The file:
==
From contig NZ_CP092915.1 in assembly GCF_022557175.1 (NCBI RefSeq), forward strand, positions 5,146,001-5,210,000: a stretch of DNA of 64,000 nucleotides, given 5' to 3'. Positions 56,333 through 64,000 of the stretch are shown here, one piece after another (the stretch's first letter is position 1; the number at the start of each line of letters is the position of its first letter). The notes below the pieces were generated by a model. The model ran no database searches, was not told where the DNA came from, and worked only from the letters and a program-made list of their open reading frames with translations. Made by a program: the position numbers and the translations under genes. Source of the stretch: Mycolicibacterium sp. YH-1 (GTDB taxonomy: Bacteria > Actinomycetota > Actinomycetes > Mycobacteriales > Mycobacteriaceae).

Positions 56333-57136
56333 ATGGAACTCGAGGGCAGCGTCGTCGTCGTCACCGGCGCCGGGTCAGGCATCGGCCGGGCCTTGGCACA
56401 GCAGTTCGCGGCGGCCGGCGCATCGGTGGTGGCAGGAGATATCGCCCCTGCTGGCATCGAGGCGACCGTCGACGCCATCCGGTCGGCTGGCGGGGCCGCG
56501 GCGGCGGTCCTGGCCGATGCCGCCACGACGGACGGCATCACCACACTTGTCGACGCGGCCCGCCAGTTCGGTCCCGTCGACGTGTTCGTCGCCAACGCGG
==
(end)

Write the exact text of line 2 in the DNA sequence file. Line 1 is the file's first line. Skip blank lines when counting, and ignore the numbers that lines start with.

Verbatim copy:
Positions 56333-57136